Chinese is supposed to be (Subject-Verb-Object) SVO right? (as I learnt, of course) then why in this sentence


does 约会 mean "to date"? It's a verb I presume, why is it (Subject-Object-Verb) SOV here?

I have a hunch though that it's not even a verb, if so, It would be mean "I can go with her on a date?"

If so, shouldn't there be a classifier? “一个约会”

  • 3
    O in SVO means direct object (of a transitive verb) 跟 is a preposition, 跟她 is a PP (prepositional phrase) which are usually placed before the verb (or adjective used as predicate), in special cases the PP can be placed after the verb (e.g. 放在桌子上) see any grammar on prepositions, prepositional phrases)
    – user6065
    Jul 23 '18 at 19:49
  • 约会 is a verb in Chinese, but unlike in English, it cannot take a direct object.
    – fefe
    Jul 24 '18 at 6:36
  • @fefe 约会 is intransitive because it means "to go on a date" rather than "to date."
    – Nimrod
    Jul 25 '18 at 16:17

Chinese is supposed to be SVO

Correct. More specifically, Chinese can be SVO or SV, plus additional components. Sometimes we omit the subject if it's obvious what the subject refers to.

"约会" means to date, so It's a verb I presume

"约会" can be a verb (go on a date/hang out) or a noun (a date). When using it as a noun, we need to use a classifier before it. "我/有/一个/约会"="I / have / a / date"

When using as a verb, the simplest way is "我/约会" SV, but it doesn't make sense at all because you can't go on a date alone. So the common usage is


I / hang out / with / her

The only difference with the english version is Chinese tend to put 和她 (adverbial modifier, which only gives more details and is omittable in a sentence) before the verb. So it's still an SV structure.

  • Little-known fact: Chinese can also be VS! See the comment made by user6065 in chinese.stackexchange.com/questions/30220/… Jul 26 '18 at 9:10
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    @goPlayerJuggler oh absolutely yes, actually quite widely used without realising it. But I believe that’s more of an inversion of an originally SV sentence, similar to “Away went the runners.” in English. I can vaguely remember learning that English grammar rule about sentence beginning with in/out/away a while ago, but can’t think of a better example. Anyway, we shall not confuse beginners with that. Actually inversion is very widely used in northern part spoken languages and there has been some jokes on social media recently around how Chinese people suddenly realised that usage. Jul 26 '18 at 10:26
  • Interesting. How could I find some of those jokes? BTW I found the article mentioned by user605 (aclweb.org/anthology/Y05-1033) a bit too technical but still pretty enlightening. The idea in the article is that the VS version has a slight/subtle difference in meaning from the SV (related to the S being undetermined/unknown vs being determined/known), Jul 26 '18 at 10:36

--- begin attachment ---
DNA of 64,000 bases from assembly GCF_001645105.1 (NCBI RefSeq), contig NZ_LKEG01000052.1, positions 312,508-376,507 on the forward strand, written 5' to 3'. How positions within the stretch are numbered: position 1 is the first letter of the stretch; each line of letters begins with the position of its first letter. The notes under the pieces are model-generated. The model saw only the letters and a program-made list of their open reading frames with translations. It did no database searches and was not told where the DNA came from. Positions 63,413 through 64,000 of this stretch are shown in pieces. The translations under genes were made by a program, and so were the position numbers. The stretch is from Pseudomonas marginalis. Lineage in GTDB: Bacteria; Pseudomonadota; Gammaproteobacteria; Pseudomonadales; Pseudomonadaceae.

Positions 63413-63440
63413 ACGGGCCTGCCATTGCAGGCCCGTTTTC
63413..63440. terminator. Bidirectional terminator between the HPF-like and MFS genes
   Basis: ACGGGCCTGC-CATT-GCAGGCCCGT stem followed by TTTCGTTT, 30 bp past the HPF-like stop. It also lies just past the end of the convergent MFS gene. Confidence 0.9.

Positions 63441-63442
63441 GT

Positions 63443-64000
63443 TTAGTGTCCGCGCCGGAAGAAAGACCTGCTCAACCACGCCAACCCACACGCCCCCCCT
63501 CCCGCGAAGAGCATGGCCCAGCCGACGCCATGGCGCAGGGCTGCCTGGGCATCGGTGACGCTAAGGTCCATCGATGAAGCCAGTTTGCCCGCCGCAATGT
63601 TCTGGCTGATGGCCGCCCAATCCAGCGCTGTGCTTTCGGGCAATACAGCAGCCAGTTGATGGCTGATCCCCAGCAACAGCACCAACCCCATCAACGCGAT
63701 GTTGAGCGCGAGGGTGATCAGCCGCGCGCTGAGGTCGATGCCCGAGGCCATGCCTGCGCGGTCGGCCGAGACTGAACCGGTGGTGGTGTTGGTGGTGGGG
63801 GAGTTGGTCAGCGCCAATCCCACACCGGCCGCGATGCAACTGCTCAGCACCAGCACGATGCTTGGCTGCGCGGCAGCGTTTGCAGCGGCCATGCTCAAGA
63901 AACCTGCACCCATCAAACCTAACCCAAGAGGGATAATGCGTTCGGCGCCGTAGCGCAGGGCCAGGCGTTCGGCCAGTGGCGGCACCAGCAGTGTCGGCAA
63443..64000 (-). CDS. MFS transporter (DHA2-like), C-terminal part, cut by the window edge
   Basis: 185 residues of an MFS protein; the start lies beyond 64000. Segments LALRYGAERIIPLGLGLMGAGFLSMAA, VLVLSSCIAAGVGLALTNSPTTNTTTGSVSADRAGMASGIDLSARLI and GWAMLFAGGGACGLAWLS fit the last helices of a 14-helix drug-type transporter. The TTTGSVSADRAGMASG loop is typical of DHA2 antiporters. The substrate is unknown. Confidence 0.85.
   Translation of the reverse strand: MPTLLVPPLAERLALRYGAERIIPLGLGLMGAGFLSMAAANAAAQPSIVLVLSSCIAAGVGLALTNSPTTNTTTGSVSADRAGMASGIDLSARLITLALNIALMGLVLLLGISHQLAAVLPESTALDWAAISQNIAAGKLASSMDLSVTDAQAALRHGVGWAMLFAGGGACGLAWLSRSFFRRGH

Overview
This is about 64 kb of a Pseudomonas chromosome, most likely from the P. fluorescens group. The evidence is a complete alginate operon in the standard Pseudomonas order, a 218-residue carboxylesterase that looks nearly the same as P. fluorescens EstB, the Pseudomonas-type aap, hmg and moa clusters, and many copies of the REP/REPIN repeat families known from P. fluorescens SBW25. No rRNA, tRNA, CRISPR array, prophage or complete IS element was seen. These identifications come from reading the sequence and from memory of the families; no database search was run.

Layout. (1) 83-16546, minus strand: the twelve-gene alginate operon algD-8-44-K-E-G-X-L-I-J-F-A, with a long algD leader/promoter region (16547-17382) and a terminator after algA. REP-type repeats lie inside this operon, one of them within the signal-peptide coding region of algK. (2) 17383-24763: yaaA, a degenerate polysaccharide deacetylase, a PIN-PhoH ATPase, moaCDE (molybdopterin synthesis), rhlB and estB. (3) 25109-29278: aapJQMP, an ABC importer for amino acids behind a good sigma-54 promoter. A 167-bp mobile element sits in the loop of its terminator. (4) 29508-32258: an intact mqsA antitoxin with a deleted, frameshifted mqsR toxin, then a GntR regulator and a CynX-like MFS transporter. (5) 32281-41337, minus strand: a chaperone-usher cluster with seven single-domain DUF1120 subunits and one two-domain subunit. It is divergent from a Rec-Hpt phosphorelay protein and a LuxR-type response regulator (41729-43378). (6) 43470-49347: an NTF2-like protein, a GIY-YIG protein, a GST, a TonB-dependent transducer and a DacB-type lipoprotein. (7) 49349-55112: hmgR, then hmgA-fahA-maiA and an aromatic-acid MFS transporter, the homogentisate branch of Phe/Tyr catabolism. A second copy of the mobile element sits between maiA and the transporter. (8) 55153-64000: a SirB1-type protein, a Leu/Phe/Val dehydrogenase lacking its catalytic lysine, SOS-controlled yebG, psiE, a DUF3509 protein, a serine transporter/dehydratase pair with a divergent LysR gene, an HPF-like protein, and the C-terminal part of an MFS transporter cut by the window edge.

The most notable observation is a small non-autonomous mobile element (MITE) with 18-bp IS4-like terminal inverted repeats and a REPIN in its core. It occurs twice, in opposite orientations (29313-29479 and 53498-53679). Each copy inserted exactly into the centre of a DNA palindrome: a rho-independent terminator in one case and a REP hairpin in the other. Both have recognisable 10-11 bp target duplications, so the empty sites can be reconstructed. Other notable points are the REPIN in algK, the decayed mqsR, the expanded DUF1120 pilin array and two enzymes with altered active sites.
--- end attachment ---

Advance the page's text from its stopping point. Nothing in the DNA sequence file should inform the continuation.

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    @goPlayerJuggler, it's on Weibo Not sure if you are familiar with weibo. There are some in the screenshots in the post, and more in the comments. Jul 26 '18 at 10:43
  • @goPlayerJuggler4 I don't think so. The apparent VS is actually a form of (S)V+modifiers. Rather subtle, but 出去了几个人 = (There) goes away a few people. That the V is always intransitive and has to be able to take an inanimate subject is a clue. For example you cannot say 吃饭了几个人.
    – Nimrod
    Jul 26 '18 at 17:34

约会 can be a verb in Chinese.

我 / 可以 / 跟她 / 约会 I / can / with her / date

S / prep O / V is a common usage like:

我可以跟她吃晚餐 (I can with her eat dinner) 我可以跟她结婚 (I can with her marry)


Welcome to the confusion one always encounters when trying to apply Indo-European linguistic categories to a non-IE languages.

I'd say that 可(以)is a "verb" (the description an action) here and 跟她约会 is an "object" (what is acted upon).

If you insist on assigning fixed "verb"/"object" etc labels (in IE sense) to Chinese "words" (character combos, really) and using these "words" only in those artificially fixed syntactic positions, you will encounter similar strangeness all the time. At least beyond the beginner level.

Chinese "words" are fluid with syntactic positions they can be used in, as verbs, objects and what not. In modern Chinese (白话)these "parts of speech" have become more rigid than in 文言文,but still far away from the rigidity on IE languages where they are fixed by morphology (as they are even in English).

Or perhaps your confusion is caused by misunderstanding of the whole SVO / typology thing. It is about overall sentence structure, not about phrase (shorter part) structure.

For me, 我 / 可以 / 跟她约会 is S / V / O, hopefully it is for everyone else too. Going into details, though:

我/PN 可以/VV 跟/P 她/PN 约会/VV


    (NP (PN 我))
    (VP (VV 可以)
        (PP (P 跟)
          (NP (PN 她)))
        (VP (VV 约会))))))

可以跟他约会 is a completely regular verb phrase, and "verb phrases" are VO in Chinese. Yet 跟他约会 is another smaller "verb phrase" according to this parser (https://nlp.stanford.edu/software/lex-parser.shtml). Its rules fail here for all the reasons described in other responses - it's rather a "noun" phrase here.

Finally, for a bit of giggles on Chinese "words" and syntactic parsing, check this wonderful list. I lifted it from some book long ago, forgot which. I asked a few natives and they said only 3-4 sentences in this list read a bit stiff, but all are correct.

6 Chinese characters reshuffled to make 17 different sentences


Old Chinese was SOV, but we're talking about Modern Chinese, which is SVO. Here 约会 means "to go on a date," and the whole sentence is "I can with her go on a date." The main verb is actually "can," and "with her go on a date" is the noun phrase acting as the object. "With her" is a prepositional phrase and in Chinese it precedes a verb phrase.

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